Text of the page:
Photo of Conor McDermott
5.07 ?
  • 5.18 SEC
    Top Performer
  • 28.5 INCH
    Top Performer
  • 105.0 INCH
    Top Performer
  • 7.52 SEC
    Top Performer
  • 4.58 SEC
    Top Performer
Blue Star  =  Top Performer
  • 6'8" Height
  • 34 3/4" Arm Length
  • 307LBS. Weight
  • 11" Hands


McDermott was an excellent basketball player in high school, but decided his future was instead in the football realm. He dislocated his shoulder in a state title basketball game, however, forcing him to go to a prep school for a year before heading to UCLA. McDermott redshirted his first year in Westwood, joining his brother, Kevin, who is now a long snapper with the Minnesota Vikings. After another year on the bench to add pounds to his basketball frame, McDermott started the final seven games of the 2014 season at left tackle. His game had improved enough in his junior year that Pac-12 coaches voted him second-team all-conference. He repeated that achievement in 2016, starting every game on the left side.



Towering left tackle. Has experience in a pro-style attack. Gets into kick-slide without much laboring. Decent pass-slide quickness. Decent hand readiness. In run game, comes off ball with flat back and uncorks his hips into target. Generates some pop with his initial contact as run blocker. Has some redirect power to stuff stunts inside. Solid cut-blocker. Athletic feet with rare background. Was finalist for McDonald's High School All-American team as a senior basketball player and won Mr. Basketball for Division II-AA in Tennessee.


Very little bubble with below-average leg thickness. Plays too upright and with some stiff-leggedness. Lack of bend affects his ability to change direction. Hit-or-miss connection percentage on second level. Core strength is well-below desired NFL level. Bull-rushers can put him on skates and roll him back into the quarterback. Operates with weak punch in pass sets. Rare to find him land hands inside defender's frame on consecutive snaps. Doesn't trust his own foot quickness. Opens way too early in pass sets. Over-sets in race to the edge, allowing defenders to beat him inside or knock him off-balance with an inside club move.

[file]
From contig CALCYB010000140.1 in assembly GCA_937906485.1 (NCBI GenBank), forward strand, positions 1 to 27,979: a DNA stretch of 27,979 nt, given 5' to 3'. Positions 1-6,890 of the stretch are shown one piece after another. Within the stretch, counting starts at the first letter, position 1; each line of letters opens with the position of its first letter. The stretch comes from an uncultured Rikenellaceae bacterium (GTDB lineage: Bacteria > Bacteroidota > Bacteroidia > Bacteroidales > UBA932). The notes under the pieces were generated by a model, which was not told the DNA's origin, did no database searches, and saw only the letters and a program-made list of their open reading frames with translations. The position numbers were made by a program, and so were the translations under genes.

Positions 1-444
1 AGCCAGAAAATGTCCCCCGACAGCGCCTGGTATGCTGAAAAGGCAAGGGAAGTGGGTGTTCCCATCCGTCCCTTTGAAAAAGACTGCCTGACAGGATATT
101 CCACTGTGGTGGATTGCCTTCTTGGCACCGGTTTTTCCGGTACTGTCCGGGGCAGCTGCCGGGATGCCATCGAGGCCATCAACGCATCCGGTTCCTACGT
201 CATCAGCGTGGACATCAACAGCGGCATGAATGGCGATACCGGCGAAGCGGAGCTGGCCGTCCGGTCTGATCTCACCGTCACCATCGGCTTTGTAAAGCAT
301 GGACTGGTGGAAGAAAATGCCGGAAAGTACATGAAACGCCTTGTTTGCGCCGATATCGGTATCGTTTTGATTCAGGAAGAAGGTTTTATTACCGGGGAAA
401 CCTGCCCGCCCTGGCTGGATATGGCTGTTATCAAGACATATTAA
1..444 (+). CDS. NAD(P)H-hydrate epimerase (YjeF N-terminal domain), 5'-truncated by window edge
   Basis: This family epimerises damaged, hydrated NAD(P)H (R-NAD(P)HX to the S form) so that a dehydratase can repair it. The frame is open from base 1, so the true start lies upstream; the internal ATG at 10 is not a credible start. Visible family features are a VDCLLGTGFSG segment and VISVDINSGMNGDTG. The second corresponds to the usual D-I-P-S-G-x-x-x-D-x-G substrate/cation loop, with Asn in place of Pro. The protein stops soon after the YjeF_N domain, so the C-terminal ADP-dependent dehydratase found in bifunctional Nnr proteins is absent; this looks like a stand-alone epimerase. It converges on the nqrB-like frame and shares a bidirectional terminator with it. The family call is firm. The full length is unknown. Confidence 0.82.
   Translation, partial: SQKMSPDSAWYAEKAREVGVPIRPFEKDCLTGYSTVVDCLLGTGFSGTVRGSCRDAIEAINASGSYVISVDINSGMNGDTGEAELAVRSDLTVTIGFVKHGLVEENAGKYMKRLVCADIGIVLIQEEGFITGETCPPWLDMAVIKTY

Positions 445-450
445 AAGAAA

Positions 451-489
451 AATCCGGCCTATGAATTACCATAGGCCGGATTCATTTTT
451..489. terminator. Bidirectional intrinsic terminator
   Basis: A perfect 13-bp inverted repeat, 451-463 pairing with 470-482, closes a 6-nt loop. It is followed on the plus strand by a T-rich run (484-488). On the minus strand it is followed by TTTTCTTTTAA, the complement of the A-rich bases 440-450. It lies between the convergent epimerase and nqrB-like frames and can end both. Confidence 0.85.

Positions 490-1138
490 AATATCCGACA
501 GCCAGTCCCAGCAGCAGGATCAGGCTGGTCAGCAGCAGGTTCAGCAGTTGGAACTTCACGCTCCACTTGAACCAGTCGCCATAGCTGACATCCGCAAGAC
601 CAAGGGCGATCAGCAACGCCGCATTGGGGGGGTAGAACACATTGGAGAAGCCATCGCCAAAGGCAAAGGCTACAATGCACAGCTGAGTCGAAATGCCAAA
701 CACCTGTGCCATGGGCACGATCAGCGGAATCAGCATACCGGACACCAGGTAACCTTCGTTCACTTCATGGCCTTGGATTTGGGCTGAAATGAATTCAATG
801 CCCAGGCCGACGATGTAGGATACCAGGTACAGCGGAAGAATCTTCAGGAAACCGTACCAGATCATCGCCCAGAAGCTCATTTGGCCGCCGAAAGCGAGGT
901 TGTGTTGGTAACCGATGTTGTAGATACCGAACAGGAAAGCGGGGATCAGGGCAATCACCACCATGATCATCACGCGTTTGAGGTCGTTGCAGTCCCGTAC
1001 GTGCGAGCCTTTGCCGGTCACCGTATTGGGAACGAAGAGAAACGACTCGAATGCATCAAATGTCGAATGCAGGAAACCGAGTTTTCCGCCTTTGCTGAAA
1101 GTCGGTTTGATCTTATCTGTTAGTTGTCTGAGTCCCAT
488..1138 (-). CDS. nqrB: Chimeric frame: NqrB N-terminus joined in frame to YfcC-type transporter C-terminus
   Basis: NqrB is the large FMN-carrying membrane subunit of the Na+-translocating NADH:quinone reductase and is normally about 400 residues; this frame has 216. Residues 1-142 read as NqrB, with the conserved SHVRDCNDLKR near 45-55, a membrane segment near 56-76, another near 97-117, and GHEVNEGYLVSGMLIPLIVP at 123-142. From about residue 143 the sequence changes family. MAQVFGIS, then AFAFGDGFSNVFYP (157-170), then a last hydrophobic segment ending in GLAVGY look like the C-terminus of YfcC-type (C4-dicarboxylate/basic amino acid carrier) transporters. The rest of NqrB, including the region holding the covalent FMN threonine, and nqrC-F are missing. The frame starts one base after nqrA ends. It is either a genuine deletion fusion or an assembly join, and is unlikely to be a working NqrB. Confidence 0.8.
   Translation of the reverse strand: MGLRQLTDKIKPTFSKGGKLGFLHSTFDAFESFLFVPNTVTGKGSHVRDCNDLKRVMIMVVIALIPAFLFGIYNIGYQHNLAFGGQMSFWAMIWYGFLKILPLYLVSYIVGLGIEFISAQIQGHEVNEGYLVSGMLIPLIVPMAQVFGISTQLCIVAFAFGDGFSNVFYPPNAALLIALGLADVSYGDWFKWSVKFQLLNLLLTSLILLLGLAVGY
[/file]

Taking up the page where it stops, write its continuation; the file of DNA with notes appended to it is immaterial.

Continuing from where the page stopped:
Sources Tell Us

"Just not strong enough to play in our league. Unless he finds more core (strength), I can't see him being able to survive against power." -- AFC South scout

Bottom Line

McDermott's impressive high school resume is usually an attention-grabber for NFL offensive line coaches looking for athletes. However, his lack of functional core strength is a debilitating weakness that could make it tough for him to maintain an NFL career. McDermott's size will likely get him drafted, but there are quite a few holes in his game that are in desperate need of work.
-Lance Zierlein
Grade Title
9.00-10 Once-in-lifetime player
8.00-8.99 Perennial All-Pro
7.50-7.99 Future All-Pro
7.00-7.49 Pro Bowl-caliber player
6.50-6.99 Chance to become Pro Bowl-caliber player
6.00-6.49 Should become instant starter
5.50-5.99 Chance to become NFL starter
5.20-5.49 NFL backup or special teams potential
5.01-5.19 Better-than-average chance to make NFL roster
5.00 50-50 Chance to make NFL roster
4.75-4.99 Should be in an NFL training camp
4.50-4.74 Chance to be in an NFL training camp
No Grade Likely needs time in developmental league.